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Odd One Out
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Odd One Out
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From the New York Times bestselling author of Dear Martin comes an honest and touching depiction of friendship, first love, and everything in between. Perfect for fans of Love, Simon and What If It's...
From the New York Times bestselling author of Dear Martin comes an honest and touching depiction of friendship, first love, and everything in between. Perfect for fans of Love, Simon and What If It's...
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Description-

  • From the New York Times bestselling author of Dear Martin comes an honest and touching depiction of friendship, first love, and everything in between. Perfect for fans of Love, Simon and What If It's Us.
    Courtney Cooper and Jupiter Sanchez (Coop & Jupe!) have been next-door neighbors and best friends since they were seven-years-old. She's his partner-in-crime and other half. But lately, Cooper can't ignore he might want something more than friendship from Jupiter.
    When Rae Chin moves to town she can't believe how lucky she is to find Coop and Jupe. Being the new kid is usually synonymous with pariah, but around these two, she finally feels like she belongs. She's so grateful she wants to kiss him...and her.
    Jupiter has always liked girls. But when Rae starts dating Cooper, Jupe realizes that the only girl she ever really imagined by his side was her.
    One story. Three sides. No easy answers.
    AN NPR BEST BOOK OF THE YEAR
    A BOSTON GLOBE BEST CHILDREN'S BOOK OF 2018
    "Fans of Nic and new readers will find themselves engrossed." -Teen Vogue
    "Declaring yourself—how you would like to be represented and whom you want to love and connect with—is treated with real tenderness." -The New York Times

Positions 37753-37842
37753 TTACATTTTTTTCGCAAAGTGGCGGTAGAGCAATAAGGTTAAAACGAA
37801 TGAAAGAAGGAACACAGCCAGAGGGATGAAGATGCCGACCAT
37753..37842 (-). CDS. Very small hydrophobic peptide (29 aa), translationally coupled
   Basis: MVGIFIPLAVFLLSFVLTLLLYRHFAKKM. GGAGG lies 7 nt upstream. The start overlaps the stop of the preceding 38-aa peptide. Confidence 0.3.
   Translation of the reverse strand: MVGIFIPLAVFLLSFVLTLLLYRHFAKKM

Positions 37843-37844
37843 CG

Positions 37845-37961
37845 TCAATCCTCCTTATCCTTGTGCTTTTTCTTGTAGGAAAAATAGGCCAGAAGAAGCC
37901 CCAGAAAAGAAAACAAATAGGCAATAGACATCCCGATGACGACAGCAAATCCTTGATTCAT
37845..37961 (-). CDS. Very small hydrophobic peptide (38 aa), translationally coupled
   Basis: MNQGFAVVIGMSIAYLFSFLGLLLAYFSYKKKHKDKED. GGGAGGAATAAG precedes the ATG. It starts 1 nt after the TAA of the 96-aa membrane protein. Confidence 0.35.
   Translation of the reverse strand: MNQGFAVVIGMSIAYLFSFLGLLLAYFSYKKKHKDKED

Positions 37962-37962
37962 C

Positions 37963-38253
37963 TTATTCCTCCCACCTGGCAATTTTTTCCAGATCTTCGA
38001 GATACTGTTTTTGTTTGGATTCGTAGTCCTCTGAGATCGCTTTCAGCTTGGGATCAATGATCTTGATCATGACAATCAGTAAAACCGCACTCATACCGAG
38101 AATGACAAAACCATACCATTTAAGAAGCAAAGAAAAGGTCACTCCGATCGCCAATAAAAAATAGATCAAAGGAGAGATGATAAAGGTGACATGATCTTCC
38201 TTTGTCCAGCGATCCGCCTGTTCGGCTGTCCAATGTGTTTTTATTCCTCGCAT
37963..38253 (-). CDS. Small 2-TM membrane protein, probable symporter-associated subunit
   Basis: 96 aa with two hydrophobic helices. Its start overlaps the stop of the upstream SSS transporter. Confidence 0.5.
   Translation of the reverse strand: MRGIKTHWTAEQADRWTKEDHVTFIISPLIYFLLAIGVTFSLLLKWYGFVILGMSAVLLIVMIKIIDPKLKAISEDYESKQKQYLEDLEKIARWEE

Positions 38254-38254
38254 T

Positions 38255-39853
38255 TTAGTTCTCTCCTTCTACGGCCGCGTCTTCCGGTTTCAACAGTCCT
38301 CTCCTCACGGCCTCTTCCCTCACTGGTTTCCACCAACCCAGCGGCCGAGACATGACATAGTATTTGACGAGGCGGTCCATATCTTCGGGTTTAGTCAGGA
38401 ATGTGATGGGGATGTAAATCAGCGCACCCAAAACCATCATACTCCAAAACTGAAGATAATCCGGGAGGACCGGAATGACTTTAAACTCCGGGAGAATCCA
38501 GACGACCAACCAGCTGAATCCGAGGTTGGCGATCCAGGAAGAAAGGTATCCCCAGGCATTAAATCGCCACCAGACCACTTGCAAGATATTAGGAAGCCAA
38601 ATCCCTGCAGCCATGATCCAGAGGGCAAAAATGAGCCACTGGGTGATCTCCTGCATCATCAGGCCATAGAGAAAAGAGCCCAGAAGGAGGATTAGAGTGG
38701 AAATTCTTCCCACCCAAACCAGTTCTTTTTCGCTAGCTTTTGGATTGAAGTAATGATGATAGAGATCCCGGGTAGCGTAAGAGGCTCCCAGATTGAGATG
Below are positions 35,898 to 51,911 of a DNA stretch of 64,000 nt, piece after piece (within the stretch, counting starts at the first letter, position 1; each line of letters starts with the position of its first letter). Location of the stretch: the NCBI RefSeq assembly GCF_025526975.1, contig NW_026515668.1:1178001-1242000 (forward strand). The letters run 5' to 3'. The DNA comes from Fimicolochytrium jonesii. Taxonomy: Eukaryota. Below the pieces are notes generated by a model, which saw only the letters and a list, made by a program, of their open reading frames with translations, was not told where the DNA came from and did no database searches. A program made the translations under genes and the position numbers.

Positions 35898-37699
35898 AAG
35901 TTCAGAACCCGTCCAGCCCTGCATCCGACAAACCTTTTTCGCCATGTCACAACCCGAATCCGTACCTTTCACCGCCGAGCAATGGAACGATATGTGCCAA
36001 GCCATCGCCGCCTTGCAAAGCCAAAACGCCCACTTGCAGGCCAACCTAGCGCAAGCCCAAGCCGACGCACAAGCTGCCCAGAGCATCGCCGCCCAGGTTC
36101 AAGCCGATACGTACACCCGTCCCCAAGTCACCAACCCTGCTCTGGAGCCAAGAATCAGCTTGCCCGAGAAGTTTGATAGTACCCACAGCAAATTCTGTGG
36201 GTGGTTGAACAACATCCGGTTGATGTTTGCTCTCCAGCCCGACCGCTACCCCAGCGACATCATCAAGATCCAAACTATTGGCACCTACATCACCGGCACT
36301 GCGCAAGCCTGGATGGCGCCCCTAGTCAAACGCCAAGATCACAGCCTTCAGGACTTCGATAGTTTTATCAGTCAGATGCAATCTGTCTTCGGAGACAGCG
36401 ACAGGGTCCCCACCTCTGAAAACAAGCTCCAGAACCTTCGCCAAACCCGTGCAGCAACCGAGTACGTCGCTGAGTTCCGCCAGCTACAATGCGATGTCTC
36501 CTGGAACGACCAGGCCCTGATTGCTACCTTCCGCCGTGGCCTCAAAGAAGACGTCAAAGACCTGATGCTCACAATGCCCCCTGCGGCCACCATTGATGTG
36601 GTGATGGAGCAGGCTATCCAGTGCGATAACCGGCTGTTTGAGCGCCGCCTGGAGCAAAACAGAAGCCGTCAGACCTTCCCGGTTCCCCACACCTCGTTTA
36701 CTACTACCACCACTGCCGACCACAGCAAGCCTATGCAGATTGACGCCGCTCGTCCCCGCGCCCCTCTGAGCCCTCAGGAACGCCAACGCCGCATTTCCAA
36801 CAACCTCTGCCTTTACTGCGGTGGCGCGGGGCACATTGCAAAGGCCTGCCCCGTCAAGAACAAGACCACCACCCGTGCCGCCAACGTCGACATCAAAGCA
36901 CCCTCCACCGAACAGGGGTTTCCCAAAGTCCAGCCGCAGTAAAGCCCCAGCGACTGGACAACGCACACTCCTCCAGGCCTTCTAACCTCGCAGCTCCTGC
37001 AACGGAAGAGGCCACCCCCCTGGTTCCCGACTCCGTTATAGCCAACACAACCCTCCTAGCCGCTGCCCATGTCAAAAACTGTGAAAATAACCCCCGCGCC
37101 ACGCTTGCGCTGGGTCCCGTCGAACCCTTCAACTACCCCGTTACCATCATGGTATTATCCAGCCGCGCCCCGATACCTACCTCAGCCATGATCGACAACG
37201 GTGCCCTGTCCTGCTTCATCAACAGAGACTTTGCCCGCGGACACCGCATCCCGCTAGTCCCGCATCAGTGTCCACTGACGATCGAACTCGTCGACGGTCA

Excerpts-

  • From the cover I, Courtney Aloysius Cooper IV, Should Be a Very Sad Dude

    I should be devastated or pissed or deflated as I let myself into the house next door and climb the stairs to my best friend's bedroom. I should be crushed that less than a month into my junior year of high school, my latest girlfriend kicked me to the curb like a pair of too-­small shoes.

    It's ridiculous that I have to stop outside the door to get my act together so Best Friend won't get suspicious, isn't it? Rubbing my eyes so the whites look a little red, slumping my shoulders, hanging my head, and poking my bottom lip out just the slightest bit so I look sad . . .

    Best Friend doesn't even look up from her phone when I open the door. Normally I'd be offended since I did all this work pretending sadness, but right now it's a good thing she keeps her eyes fixed to the little screen. She's sitting at her desk, laptop open, in one of those thin-­strapped tank tops—­nothing underneath, mind you, and she's got a good bit more going on up there than most girls our age. She's also wearing really small shorts, and she's not small down bottom, either. In the words of her papi: "All chichis and culo, that girl . . ."

    And I can't not notice. Been trying to ignore her *assets* since they started blooming, if you will, in seventh grade. Largely because I know she would kick me to the curb if she knew I thought of her . . . that way. But anyway, when I see her sitting there with her light brown skin on display like sun-­kissed sand and her hair plopped on top of her head in a messy-­bun thing, my devastated-­dumped-­dude act drops like a bad habit.

    I close my eyes. The image has already seared itself into my memory, but I need to pull myself back together. With my eyes still closed, I cross the room I know better than my own and drop down into the old La-­Z-­Boy that belonged to my dad.

    Despite the squeak of the springs in this chair, she doesn't say a word.